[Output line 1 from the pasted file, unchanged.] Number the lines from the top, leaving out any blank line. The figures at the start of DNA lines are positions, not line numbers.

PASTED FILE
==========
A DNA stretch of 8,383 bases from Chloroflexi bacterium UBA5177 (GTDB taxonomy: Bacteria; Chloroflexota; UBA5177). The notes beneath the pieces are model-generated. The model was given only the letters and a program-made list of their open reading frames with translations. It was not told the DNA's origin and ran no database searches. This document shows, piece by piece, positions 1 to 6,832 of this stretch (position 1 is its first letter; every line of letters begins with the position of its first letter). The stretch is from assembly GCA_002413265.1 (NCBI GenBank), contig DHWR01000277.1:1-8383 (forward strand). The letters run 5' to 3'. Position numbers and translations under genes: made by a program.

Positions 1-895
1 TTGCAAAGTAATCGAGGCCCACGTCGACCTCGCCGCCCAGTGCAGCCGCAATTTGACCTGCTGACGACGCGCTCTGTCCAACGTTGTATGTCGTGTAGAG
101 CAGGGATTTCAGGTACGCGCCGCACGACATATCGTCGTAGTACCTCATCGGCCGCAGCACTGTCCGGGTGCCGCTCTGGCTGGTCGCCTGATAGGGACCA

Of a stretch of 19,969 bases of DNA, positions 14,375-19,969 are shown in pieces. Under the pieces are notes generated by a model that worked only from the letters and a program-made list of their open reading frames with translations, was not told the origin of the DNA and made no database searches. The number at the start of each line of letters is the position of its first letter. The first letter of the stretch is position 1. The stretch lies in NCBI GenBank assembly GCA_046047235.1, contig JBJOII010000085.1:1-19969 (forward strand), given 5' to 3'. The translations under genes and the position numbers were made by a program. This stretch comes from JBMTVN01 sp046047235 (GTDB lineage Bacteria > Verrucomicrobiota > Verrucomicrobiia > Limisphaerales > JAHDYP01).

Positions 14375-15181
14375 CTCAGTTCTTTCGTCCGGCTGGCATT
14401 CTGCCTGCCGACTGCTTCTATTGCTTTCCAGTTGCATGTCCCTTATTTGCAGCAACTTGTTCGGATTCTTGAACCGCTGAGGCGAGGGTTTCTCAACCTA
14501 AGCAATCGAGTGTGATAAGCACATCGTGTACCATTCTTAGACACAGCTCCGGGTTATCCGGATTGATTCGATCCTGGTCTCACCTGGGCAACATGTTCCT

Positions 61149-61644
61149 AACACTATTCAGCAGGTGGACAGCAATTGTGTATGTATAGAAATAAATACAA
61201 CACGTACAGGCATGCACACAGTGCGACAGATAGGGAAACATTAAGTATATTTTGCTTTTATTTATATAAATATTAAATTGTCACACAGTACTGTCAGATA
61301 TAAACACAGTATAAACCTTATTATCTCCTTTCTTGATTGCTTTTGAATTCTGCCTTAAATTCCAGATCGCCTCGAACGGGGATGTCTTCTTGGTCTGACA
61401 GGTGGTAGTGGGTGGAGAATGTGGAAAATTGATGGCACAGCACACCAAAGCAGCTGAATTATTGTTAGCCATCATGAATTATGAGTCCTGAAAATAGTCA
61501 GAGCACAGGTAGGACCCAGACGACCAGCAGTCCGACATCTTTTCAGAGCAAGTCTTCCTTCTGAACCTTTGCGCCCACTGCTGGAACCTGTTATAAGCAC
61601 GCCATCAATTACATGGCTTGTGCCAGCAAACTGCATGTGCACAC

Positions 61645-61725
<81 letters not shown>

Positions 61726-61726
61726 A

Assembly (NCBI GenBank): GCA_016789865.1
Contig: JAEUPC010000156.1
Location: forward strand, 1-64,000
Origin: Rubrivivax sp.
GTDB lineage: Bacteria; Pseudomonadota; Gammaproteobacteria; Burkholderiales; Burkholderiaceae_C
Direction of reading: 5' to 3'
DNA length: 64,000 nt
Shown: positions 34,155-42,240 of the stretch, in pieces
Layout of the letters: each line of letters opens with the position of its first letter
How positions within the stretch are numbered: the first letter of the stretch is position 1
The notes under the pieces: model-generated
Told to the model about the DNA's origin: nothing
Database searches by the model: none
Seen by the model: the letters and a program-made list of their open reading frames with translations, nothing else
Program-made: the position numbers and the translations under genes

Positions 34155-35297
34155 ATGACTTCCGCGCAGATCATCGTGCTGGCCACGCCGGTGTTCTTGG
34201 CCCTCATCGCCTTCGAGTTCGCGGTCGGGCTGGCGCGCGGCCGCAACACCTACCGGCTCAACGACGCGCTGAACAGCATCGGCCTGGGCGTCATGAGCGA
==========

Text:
A DNA stretch of 8,383 bases from Chloroflexi bacterium UBA5177 (GTDB taxonomy: Bacteria; Chloroflexota; UBA5177). The notes beneath the pieces are model-generated. The model was given only the letters and a program-made list of their open reading frames with translations. It was not told the DNA's origin and ran no database searches. This document shows, piece by piece, positions 1 to 6,832 of this stretch (position 1 is its first letter; every line of letters begins with the position of its first letter). The stretch is from assembly GCA_002413265.1 (NCBI GenBank), contig DHWR01000277.1:1-8383 (forward strand). The letters run 5' to 3'. Position numbers and translations under genes: made by a program.